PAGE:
His latest project is a 2011 Dodge Mega Cab that he is extending. Those only came with a six-foot box. He bought a frame that came from an experimental truck right from Chrysler and used the rear half of it to extend the truck 20" so he could put an eight foot box on it. My job so far was to repair the crushed wiring and extend it to the rear, and modify the brake line, fuel lines, and fuel filler pipe. He's painting the front of the truck today and I'm headed there shortly to help him hang panels on it. He wants a chip put on it too. Most importantly, he removed the ridiculous exhaust system our stupid politicians demanded it come with. That should increase his fuel mileage by five miles per gallon.
One thing I've heard from a number of people is if you have a Traveler Computer that shows your average and instantaneous fuel mileage, that reading will be wrong. Most people say your mileage WILL increase, but not to what is displayed. These chips alter some of the sensor readings the Engine Computer uses to calculate fuel metering and it's those calculations that it uses to determine the miles per gallon to display. One fellow with a gas engine in a Dodge said he was getting 19 miles per gallon but the display showed 28 mpg. I don't know what is original fuel mileage was but from what I've heard, 15 to 17 was typical.
Also be aware all of my buddy's trucks are diesels which respond to fuel quality more than gas engines do, and he does other modifications like installing 5" diameter exhaust systems to help them breathe. One other thing he is a stickler for, and not to rehash my previous reply, but makes sure they're exactly at the proper ride height, then takes them to his favorite alignment shop. Being a suspension and alignment specialist, I can't help but look at the tire wear patterns on his stuff every time I go out there, and the wear is always perfect. Proper alignment when the truck is in motion is a big contributor to good fuel mileage. The very poor suspension designs on Ford products, especially the miserable twin I-beam suspension, are a big reason Fords can't compete when it comes to fuel mileage, and they will never get decent tire wear. Your truck will have the upper and lower control arms which keeps the tires in proper alignment as you bounce down the road. That, and drive shaft angle are two of the biggest contributors to good fuel mileage, more power transferred to the road, and minimum drive line vibration.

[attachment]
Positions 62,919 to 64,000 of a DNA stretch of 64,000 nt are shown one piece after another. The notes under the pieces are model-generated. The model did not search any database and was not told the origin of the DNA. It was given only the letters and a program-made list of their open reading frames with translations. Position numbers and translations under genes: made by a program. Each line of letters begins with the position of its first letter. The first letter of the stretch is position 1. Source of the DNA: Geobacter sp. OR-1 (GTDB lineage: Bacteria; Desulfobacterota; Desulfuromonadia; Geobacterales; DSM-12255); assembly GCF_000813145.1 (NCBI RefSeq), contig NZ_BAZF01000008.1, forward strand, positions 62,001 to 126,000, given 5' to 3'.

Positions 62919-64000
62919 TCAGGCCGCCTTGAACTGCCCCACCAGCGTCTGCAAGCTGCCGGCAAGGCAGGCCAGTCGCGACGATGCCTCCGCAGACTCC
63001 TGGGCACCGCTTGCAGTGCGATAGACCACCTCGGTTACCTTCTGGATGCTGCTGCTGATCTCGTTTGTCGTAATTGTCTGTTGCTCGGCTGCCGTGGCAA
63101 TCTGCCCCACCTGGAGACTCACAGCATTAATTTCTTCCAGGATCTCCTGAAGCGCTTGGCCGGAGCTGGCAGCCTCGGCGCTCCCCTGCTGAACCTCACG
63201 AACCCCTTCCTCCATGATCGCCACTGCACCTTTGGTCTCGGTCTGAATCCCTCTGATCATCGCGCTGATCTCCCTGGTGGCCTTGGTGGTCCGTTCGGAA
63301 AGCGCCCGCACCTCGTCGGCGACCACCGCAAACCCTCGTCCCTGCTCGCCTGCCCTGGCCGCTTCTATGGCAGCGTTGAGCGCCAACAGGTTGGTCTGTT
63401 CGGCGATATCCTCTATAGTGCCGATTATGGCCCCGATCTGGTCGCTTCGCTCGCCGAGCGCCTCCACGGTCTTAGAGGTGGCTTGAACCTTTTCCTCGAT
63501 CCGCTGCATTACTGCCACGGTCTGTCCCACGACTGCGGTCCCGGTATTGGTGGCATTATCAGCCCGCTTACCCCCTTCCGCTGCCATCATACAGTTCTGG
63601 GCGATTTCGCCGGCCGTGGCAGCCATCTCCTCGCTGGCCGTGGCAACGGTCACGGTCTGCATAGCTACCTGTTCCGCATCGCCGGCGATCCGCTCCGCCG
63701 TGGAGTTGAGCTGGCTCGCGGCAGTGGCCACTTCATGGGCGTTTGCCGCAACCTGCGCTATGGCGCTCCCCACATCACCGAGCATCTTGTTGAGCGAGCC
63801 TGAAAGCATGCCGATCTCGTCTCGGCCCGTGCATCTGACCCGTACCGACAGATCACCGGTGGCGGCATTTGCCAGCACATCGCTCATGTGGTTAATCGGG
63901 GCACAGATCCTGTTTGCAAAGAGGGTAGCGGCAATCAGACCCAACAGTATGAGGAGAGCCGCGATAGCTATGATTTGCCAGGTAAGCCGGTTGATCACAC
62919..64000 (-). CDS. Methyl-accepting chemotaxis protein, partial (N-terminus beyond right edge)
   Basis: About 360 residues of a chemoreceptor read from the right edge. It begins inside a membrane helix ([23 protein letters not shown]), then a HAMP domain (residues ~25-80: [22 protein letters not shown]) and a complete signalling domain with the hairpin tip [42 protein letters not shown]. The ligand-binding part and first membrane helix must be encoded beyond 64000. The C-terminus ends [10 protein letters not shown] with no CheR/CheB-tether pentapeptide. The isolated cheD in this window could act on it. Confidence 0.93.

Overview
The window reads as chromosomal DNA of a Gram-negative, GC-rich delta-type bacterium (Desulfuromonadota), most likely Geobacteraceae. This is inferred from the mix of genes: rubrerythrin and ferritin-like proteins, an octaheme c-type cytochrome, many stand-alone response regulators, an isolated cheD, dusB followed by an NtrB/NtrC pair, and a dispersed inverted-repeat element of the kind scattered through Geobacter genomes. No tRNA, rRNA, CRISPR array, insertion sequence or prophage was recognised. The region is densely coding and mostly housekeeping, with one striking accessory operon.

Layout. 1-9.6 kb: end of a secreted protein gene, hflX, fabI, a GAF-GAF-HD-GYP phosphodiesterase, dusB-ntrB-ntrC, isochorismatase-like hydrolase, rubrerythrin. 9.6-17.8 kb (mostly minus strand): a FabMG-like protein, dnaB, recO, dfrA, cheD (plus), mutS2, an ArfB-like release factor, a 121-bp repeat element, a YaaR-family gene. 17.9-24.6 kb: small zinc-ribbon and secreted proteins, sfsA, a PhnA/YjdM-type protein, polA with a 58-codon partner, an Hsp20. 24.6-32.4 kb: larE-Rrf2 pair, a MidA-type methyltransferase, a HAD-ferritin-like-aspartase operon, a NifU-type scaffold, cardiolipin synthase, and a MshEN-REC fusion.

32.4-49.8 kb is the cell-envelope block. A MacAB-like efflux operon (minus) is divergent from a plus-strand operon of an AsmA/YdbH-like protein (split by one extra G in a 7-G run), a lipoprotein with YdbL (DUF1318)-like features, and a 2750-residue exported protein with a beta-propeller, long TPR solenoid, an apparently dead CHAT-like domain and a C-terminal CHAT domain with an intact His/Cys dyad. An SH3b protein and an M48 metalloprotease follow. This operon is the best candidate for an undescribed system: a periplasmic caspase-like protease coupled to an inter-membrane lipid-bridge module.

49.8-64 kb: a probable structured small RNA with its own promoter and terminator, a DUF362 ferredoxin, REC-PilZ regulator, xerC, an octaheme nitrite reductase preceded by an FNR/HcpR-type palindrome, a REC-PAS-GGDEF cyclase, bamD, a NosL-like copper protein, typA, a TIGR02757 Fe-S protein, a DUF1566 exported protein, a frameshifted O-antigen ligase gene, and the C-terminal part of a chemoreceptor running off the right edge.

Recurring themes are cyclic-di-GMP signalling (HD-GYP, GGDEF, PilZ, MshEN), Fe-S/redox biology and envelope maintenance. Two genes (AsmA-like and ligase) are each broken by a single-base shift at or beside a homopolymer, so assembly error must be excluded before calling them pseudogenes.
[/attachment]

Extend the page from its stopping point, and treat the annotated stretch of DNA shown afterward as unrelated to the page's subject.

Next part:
One last comment has to do with warranties. All manufacturers will not honor engine or drive train warranties if a mechanic at the dealership finds a chip on the truck. Some owners remove them before taking the truck in for repairs, but we have one well-known chain tire shop in town that does a lot of work on heavy trucks and farm machinery. If a newer truck comes in there with a chip, they will call the dealer and inform them. Apparently they are getting some type of financial incentive or reward for this, then some dealers use that information to deny warranty service. I don't know if this takes place anywhere else but it is something to consider if your drive train is still under warranty.
Tuesday, September 24th, 2013 AT 1:27 PM